First up, trip well worth it
Let me tell you about our fishing charter last weekend.
There were 13 of us who made the ferry trip on Friday afternoon in hot but slightly windy conditions. The trip itself was pretty uneventful but was a good time to catch up with each other and get to know those we haven't gone out with as often.
There were also a few spirited games of cards, specifically 500. I am sure there was the odd person who was playing the "learner" card only to score consistently well. The jury's still out.
Being a reasonably social trip, I took the opportunity to catch up with my daughter, who is living in Wellington, and also visit her workplace, which was pretty neat. I also got to see her new flat for the first time, which was also great.
I made my way out to the camp ground afterwards when the rest of the crew were just arriving back from a look around Petone. It didn't take long before the anticipation of a good day's fishing kicked in and a few fishing stories came out. All good fun.
The start the next morning wasn't particularly early as we were meeting at the wharf just before 7am and had only a five-minute ride from the campground.
Once on board, introductions were made and, for me, it was a chance to catch up with the skipper, whom I had fished with a few years ago when he stayed with us. In those days he was well known as an extra keen land-based fisherman, catching many huge kingfish and snapper off the rocks and beaches around New Zealand. Now he does boat charters and has a retail tackle store as well as a bait business.
Once we set out into the harbour, we could tell it was going to be fantastic weather - for Wellington.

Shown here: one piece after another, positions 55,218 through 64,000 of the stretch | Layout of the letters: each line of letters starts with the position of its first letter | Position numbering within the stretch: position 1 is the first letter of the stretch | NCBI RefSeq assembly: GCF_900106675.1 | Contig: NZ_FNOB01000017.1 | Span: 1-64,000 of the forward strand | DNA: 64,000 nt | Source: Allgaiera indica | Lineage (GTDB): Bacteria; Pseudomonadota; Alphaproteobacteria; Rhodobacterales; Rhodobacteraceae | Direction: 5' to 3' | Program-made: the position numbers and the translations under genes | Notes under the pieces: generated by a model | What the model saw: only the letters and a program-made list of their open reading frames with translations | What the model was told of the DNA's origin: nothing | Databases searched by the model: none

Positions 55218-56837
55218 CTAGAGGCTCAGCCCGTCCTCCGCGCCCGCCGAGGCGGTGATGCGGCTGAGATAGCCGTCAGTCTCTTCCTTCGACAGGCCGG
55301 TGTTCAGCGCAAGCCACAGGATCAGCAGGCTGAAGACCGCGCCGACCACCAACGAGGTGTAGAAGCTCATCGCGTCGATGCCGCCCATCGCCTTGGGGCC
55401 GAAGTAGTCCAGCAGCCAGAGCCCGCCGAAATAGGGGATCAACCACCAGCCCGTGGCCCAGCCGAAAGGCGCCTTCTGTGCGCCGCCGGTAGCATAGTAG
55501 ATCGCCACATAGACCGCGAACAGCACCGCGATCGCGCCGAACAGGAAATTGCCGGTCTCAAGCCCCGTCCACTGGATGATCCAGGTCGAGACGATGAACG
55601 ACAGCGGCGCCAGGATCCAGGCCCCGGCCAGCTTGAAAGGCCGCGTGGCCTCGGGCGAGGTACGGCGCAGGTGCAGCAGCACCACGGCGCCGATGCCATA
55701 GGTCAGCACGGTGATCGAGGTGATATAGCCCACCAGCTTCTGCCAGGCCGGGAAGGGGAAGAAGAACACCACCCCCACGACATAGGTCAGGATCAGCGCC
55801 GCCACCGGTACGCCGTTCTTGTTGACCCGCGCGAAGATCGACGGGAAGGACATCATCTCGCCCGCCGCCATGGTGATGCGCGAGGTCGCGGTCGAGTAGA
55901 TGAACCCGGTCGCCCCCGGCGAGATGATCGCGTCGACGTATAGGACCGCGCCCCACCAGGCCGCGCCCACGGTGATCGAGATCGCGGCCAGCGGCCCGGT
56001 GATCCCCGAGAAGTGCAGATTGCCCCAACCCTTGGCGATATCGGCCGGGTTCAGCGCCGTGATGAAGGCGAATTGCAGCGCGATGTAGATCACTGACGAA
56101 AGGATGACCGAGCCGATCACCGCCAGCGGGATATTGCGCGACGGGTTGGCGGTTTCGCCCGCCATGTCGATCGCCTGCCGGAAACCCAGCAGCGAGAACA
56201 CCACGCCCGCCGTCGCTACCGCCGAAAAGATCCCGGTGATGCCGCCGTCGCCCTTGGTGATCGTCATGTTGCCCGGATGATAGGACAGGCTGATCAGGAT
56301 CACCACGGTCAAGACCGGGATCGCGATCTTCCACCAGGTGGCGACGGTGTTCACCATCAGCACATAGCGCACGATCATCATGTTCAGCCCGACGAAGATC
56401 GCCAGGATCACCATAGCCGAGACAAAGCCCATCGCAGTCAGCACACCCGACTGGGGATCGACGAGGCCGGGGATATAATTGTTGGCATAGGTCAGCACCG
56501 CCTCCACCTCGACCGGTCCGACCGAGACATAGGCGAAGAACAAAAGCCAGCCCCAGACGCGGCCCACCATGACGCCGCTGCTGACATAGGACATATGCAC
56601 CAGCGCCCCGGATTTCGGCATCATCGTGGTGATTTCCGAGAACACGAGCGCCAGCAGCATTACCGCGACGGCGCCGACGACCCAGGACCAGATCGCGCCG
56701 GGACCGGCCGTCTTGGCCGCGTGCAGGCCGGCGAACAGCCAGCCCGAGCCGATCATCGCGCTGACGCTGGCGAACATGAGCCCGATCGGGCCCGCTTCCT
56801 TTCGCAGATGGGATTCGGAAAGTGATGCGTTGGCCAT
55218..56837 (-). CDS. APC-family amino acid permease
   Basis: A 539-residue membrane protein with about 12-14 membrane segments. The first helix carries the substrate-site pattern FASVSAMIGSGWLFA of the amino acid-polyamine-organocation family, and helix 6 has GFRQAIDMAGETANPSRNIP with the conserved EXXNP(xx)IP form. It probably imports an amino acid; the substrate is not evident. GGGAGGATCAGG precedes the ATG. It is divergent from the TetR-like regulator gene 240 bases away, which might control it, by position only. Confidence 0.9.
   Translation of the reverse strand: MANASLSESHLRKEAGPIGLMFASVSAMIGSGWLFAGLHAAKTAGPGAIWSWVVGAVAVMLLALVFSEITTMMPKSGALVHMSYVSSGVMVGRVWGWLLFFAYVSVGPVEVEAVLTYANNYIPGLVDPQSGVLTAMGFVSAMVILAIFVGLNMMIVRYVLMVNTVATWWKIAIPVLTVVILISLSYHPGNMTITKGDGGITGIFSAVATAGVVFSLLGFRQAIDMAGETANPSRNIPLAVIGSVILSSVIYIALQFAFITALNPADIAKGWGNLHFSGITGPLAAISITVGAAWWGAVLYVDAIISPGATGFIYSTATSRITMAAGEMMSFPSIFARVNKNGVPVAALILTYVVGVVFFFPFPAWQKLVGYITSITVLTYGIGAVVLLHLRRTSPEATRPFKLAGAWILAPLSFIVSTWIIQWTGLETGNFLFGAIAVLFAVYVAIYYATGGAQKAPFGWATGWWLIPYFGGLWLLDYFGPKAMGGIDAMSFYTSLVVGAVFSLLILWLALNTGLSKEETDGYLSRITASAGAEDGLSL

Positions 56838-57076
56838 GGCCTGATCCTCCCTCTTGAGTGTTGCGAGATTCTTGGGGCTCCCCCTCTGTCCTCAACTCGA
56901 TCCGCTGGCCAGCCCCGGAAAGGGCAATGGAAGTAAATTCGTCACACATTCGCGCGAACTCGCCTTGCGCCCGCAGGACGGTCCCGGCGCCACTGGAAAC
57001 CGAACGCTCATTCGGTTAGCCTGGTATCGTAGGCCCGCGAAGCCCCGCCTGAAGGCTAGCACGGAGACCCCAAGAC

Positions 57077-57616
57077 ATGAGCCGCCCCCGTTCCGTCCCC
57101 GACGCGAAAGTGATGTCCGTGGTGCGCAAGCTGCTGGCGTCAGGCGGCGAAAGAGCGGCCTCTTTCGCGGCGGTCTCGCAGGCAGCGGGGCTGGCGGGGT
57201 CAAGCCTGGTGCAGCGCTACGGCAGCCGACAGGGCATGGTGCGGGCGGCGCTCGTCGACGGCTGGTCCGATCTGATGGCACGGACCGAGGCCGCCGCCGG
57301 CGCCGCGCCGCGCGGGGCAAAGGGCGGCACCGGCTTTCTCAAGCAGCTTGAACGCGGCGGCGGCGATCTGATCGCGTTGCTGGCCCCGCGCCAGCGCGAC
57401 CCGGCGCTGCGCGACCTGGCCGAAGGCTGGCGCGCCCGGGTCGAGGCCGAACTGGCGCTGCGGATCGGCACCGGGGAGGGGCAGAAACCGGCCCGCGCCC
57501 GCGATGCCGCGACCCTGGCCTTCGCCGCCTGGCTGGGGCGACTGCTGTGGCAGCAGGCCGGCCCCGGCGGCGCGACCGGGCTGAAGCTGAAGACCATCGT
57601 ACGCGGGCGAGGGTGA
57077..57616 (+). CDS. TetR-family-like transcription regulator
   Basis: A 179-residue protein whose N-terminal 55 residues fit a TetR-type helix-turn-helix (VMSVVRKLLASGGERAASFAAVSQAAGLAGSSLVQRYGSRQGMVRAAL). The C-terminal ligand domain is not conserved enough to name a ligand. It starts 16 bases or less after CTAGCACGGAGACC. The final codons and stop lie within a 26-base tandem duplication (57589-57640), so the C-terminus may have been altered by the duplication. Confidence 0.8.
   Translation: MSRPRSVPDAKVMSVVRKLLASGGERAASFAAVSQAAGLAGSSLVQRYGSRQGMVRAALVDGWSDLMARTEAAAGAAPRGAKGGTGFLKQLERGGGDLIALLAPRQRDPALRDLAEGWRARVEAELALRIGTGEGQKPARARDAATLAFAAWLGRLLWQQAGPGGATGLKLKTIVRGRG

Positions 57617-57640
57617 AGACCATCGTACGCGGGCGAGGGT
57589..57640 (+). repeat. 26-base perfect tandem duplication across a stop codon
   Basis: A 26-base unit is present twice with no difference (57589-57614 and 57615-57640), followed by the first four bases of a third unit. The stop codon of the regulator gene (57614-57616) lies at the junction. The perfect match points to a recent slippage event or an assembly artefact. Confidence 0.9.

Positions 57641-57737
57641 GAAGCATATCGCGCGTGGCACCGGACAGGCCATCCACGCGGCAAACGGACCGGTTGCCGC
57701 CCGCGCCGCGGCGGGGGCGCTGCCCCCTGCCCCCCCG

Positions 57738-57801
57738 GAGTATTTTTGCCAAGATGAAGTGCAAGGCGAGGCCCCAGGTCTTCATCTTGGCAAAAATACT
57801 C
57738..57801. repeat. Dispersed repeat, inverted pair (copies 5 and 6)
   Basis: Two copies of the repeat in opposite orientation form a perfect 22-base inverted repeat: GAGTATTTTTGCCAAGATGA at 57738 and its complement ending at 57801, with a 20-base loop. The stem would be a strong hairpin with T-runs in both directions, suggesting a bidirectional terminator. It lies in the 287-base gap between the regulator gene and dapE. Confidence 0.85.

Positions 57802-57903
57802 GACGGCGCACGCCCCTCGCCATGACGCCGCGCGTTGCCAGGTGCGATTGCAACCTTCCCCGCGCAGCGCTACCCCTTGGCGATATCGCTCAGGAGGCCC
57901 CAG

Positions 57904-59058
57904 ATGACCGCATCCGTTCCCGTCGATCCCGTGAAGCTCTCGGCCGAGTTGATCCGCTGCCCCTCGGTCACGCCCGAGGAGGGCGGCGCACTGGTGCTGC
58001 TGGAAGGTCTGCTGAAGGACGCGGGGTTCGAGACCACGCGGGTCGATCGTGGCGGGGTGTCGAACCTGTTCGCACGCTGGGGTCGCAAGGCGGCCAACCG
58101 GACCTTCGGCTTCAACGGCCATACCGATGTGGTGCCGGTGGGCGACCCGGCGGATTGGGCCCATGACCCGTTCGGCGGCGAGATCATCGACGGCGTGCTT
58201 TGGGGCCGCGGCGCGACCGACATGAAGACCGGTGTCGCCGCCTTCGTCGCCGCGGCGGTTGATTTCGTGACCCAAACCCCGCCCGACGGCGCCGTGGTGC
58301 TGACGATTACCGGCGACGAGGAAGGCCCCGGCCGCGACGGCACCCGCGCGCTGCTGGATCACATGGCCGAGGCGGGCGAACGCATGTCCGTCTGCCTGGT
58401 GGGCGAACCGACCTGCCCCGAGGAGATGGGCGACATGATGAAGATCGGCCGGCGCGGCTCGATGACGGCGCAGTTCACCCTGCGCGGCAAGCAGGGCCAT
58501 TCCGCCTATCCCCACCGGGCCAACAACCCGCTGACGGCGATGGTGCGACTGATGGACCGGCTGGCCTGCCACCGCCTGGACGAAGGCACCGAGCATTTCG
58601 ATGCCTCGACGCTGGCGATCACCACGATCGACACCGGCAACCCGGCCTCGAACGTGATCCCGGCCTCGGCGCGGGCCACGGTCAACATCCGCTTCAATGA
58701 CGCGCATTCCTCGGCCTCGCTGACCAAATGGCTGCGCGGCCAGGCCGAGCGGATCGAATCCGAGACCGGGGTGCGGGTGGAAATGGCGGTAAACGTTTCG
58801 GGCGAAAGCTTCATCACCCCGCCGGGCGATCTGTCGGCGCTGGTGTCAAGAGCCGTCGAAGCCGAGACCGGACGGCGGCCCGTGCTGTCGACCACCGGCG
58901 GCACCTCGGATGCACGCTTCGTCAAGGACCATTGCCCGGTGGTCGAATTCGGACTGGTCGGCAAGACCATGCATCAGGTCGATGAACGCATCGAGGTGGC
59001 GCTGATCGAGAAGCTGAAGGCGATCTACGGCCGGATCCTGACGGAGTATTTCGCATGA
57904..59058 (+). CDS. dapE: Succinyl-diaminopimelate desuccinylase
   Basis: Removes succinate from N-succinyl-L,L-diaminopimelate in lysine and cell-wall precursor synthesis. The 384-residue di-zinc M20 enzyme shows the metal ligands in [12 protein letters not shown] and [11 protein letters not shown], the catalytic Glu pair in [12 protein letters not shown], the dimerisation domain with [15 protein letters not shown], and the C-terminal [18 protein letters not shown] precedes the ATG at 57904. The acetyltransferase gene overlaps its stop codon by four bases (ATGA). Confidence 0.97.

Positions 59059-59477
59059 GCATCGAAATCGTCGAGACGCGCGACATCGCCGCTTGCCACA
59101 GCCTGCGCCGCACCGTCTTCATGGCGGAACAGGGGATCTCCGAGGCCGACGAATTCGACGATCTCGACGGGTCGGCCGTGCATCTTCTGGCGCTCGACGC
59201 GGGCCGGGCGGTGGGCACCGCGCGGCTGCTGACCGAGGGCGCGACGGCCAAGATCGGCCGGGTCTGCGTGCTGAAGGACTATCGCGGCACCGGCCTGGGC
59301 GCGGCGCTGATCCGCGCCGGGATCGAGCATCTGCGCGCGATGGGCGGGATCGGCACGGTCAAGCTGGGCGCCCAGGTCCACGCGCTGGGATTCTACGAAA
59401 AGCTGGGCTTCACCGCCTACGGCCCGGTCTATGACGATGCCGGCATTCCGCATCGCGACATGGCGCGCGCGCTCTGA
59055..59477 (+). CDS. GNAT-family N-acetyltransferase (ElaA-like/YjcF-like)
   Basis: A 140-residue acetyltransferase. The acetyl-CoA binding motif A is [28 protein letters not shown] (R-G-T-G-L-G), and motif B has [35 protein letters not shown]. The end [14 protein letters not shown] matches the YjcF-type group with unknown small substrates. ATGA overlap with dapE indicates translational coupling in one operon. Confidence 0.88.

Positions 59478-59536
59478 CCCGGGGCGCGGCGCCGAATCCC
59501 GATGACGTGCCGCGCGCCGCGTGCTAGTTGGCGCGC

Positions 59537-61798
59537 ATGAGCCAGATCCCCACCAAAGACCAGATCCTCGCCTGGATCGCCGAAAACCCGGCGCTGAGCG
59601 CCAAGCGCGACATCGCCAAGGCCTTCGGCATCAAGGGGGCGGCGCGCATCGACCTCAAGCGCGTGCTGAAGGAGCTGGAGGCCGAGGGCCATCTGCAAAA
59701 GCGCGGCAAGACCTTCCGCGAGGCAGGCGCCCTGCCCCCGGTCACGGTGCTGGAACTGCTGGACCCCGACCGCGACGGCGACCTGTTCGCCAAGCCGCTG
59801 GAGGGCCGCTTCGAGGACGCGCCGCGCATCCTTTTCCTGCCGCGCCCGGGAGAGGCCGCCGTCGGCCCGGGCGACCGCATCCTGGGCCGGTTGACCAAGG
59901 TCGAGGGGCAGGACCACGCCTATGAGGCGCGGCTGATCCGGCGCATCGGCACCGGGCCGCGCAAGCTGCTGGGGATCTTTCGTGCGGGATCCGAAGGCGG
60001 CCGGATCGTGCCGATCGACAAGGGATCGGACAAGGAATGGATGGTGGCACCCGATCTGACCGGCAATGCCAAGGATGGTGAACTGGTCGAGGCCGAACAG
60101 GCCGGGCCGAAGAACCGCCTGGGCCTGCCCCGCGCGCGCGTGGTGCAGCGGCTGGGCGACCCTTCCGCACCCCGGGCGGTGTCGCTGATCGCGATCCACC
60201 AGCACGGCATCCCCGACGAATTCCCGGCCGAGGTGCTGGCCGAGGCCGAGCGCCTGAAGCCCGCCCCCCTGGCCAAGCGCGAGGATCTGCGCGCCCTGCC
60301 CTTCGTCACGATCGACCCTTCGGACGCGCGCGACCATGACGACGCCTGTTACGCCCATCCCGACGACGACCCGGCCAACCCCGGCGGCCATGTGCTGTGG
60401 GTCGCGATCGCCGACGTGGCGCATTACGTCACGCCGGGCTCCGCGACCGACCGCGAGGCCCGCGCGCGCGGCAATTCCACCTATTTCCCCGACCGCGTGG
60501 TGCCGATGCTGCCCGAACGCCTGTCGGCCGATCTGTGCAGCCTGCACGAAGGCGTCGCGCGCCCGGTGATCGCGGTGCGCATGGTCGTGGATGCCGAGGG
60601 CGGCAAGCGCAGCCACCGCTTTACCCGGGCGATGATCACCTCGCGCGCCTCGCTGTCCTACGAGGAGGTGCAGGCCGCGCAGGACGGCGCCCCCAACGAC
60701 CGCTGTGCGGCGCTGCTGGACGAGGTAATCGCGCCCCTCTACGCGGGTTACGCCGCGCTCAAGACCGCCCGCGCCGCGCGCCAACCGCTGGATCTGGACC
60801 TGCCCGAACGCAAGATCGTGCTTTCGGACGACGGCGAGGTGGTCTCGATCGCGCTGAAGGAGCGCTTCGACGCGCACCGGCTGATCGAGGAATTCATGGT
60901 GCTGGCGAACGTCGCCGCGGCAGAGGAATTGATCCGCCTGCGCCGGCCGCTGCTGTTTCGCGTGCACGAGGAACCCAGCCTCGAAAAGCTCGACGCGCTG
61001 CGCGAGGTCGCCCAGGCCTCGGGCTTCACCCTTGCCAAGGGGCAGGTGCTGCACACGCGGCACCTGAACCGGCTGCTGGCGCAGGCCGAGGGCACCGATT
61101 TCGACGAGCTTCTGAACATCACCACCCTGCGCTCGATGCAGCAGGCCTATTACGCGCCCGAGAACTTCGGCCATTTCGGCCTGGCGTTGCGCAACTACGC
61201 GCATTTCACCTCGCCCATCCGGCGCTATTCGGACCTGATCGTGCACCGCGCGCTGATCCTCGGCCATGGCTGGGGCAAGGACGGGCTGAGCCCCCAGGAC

Our keen and friendly deckie put out a couple of trolling lures in the hope of catching some fresh kahawai to use as bait or for smoking and it wasn't long before we had one on board. At first I thought it was a monster of a fish because of the effort that it took to reel it in, then I realised it was because the guy pulling it in was used to an electric reel, so winding was a bit foreign to him.
We had agreed to target groper first, so we headed out into "the trench", as it is known to Wellington fishers. In the middle it gets down to about 700 metres so fortunately we fished the sides which were "only" about 250-300m deep. This still proved to be a little deep for some, including me, as by the time you took wind drift and current into it, we all had closer to 400m of line out.
As fortune would have it, even though I wasn't on the bottom, I managed to hook and land a hoki, a first for me. One of the other members did the same so we enjoyed the new experience.
Up the front of the boat Bill caught the first bluenose, which is also a deepwater species and highly regarded as top-shelf table fare.
Steve, Mandy and I also landed a bluenose each but not everyone got to catch one.
For whatever reason, the fish just weren't really biting on this day. We didn't even see a groper but we did manage a few blue cod and tarakihi when we came inshore, but these weren't really what we were after.
One of the other fish to come aboard was ling. When you first see these you have to wonder what they are as they are not the prettiest fish in the ocean; some would say they are downright ugly.
A couple of them had blown their swim bladders and floated up faster than the angler was winding and ended up coming off the hooks. After a little deft manoeuvring by the skipper while we kept fishing, the big deepwater monster was hauled on board.
So in terms of fishing success, you could say we had a terrible trip but I am more than sure everyone on the trip had a fantastic time. Cook Strait was calm and beautiful, and the company superb. The sighting of a whale in the distance just added to what was already a spectacular day.
I had several new experiences in the form of catching my first hoki and bluenose, so that made it worthwhile for me.
Now that summer has finally arrived, I am looking forward to getting back out in the evenings looking for the snapper that seem to be taking their time to come back into the inner Sounds.
The Marlborough Express